If you like Carolina Kostner's Shostakovich SP to his Trio No. 2 this season, finish listening to his entire thing and then go find videos of Concerto DSCH (http://www.nycballet.com/company/rep.html?rep=579) to his Concerto No. 2 in F Major, Op. 102 and have a listen.

    Also, you can't go wrong with listening to the whole Naqoyqatsi by Philip Glass courtesy of Jeff Buttle, then branch out to other works by Philip Glass and see In the Upper Room to ... or Glass Pieces.

    I'm not the most versed in the contemporary world but there are some borderline ballet works with some interesting modern (in the classical vein) music in addition to Arvo Pärt's Spiegel Im Spiegel that I linked to earlier.
    * In the Upper Room (music by Philip Glass): http://www.youtube.com/watch?v=EbLW0Jzh05w
    * Glass Pieces (Rubric and Façades from Glassworks, excerpts from the opera Akhnaten by Philip Glass): http://www.nycballet.com/company/rep.html?rep=82, http://www.youtube.com/watch?v=xUNQLkzIjyU
    * Red Doves (Maxwell's Demon by Richard Einhorn) http://www.youtube.com/watch?v=c7W8jwsYz6A
    * In the Middle Somewhat Elevated: http://www.youtube.com/watch?v=NVWf-JDw8CQ&feature=related, http://www.youtube.com/watch?v=WLWDtbHNzxw, http://www.last.fm/music/Thom Willems/_/In The Middle, Somewhat Elevated
    To more classical music
    * Here's the segment of Twyla Tharp's Push Comes to Shove set to Joseph Haydn's Symphony No. 82 in C "The Bear": http://www.youtube.com/watch?v=AAomju3d4xs. Of course trust Tharp to pair it with Joseph Lamb's Bohemia Rag.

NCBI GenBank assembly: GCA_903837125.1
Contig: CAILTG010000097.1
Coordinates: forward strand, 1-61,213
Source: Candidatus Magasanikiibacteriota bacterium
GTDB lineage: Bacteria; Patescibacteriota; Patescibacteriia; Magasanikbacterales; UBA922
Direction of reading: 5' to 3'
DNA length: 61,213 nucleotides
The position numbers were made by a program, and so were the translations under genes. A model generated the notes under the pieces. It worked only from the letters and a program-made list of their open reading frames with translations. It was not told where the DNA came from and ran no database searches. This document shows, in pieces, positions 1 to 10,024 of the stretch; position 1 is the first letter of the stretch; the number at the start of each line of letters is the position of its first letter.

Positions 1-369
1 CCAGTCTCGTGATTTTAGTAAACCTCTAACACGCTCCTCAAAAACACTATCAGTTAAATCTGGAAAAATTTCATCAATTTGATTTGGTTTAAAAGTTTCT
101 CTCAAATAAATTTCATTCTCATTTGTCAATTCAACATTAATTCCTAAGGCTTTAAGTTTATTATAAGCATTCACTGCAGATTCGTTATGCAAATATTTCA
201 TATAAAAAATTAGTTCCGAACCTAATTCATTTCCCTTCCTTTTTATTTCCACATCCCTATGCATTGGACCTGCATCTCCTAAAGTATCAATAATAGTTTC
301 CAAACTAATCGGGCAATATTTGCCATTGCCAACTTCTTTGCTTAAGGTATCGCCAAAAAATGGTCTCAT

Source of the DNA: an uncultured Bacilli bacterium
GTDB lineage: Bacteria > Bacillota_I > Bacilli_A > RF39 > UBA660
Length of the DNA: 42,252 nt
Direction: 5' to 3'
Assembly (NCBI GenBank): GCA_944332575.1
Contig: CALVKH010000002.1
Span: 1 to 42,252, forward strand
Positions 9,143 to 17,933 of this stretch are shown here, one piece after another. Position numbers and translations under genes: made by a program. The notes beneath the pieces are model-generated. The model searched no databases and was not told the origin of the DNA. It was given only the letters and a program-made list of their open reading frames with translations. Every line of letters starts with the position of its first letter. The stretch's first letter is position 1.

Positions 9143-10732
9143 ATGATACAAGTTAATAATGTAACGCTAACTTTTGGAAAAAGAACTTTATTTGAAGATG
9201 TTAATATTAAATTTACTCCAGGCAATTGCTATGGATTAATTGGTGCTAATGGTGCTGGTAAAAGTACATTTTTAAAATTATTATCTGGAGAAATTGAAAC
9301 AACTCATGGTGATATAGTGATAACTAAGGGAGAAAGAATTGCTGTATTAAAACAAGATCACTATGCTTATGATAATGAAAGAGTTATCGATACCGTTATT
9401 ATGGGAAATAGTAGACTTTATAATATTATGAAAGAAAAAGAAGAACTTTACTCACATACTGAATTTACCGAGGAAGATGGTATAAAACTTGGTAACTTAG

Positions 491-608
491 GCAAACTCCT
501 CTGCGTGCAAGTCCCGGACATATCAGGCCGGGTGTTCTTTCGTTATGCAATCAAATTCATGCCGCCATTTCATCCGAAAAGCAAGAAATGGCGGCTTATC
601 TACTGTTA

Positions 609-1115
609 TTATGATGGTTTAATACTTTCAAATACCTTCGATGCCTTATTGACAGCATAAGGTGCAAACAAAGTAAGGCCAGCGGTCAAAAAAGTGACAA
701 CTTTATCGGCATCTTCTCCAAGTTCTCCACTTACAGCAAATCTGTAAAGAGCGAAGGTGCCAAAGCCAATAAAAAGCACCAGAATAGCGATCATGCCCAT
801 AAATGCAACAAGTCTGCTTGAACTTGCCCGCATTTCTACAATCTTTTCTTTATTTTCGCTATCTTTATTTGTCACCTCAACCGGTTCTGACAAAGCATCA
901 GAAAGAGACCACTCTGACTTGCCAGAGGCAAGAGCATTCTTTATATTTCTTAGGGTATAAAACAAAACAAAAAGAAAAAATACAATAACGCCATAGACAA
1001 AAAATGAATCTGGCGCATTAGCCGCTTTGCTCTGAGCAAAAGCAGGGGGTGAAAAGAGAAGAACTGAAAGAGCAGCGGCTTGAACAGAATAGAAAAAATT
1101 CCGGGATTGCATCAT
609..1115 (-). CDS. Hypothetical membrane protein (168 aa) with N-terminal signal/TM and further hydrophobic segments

* Here's a segment of William Forsythe's Vertiginous Thrill of Exactitude to the last movement of Franz Schubert's Symphony No. 9: http://www.youtube.com/watch?v=_DY328Aeu5A
    * I'm a sucker for Gottschalk so here's recent choreography to his Souvenir de Porto Rico, The Dying Poet, Tournament Galop, La Savane / Oh Ma Charmante, Le Bananier, La Manchiega. These are all orchestrations of the solo piano works.

    If you think about it, as a skating fan, you're already exposed to a lot more classical music than the average person. The problem though is that you're overexposed to Bizet's Carmen, Tchaikovsky's Swan Lake and Nutcracker, Rodrigo's Aranjuez, Rachmaninoff's Piano Concerto Nos. 2 and 3. You just have to branch off into other works by these composers or their contemporaries.
     
  27. Twilight1

    Twilight1 Well-Known Member

    Joined:
    Jul 29, 2001
    Messages:
    7,594
    I am partial to the baroque era in music. I love Vivaldi and Bach. We studied Gregorian chants and Renaissance music in grade 9, Grade 10 we studied Baroque, then grade 11 Classical and grade 12 Romantic era music.

    I would start at the very beginning with gregorian, wikipedia is a great resource to get you started and then work your way up. It was really cool listening to the development of music from texture, tone, and polyphony etc.
     
  28. kwanfan1818

    kwanfan1818 I

    Joined:
    May 24, 2003
    Messages:
    19,618
  29. Artemis@BC

    Artemis@BC Well-Known Member

    Joined:
    Jan 17, 2005
    Messages:
    4,965
    Me too! It's in my top 3 of I-wish-someone-would-skate-to-this pieces. One of the others is another Vaughn Williams, "The Lark Ascending." I know Angela Nikodinov did it back in her time, but I don't think she really did justice to the lightness and airyness and sublime beauty of the music. I'd like to see someone like Mao do it. Or a pairs team, that could be awesome.

    The other is Miles Davis' "Sketches of Spain." Not sure who I'd vote for to skate that one -- maybe Patrick Chan, or Daisuke Takahashi. Or hey, how about Javier Fernández, that would be fitting!
     
  30. emason

    emason Well-Known Member

    Joined:
    Oct 12, 2004
    Messages:
    3,284
    Didn't Yuna Kim use Lark Ascending? Or am I thinking of something else?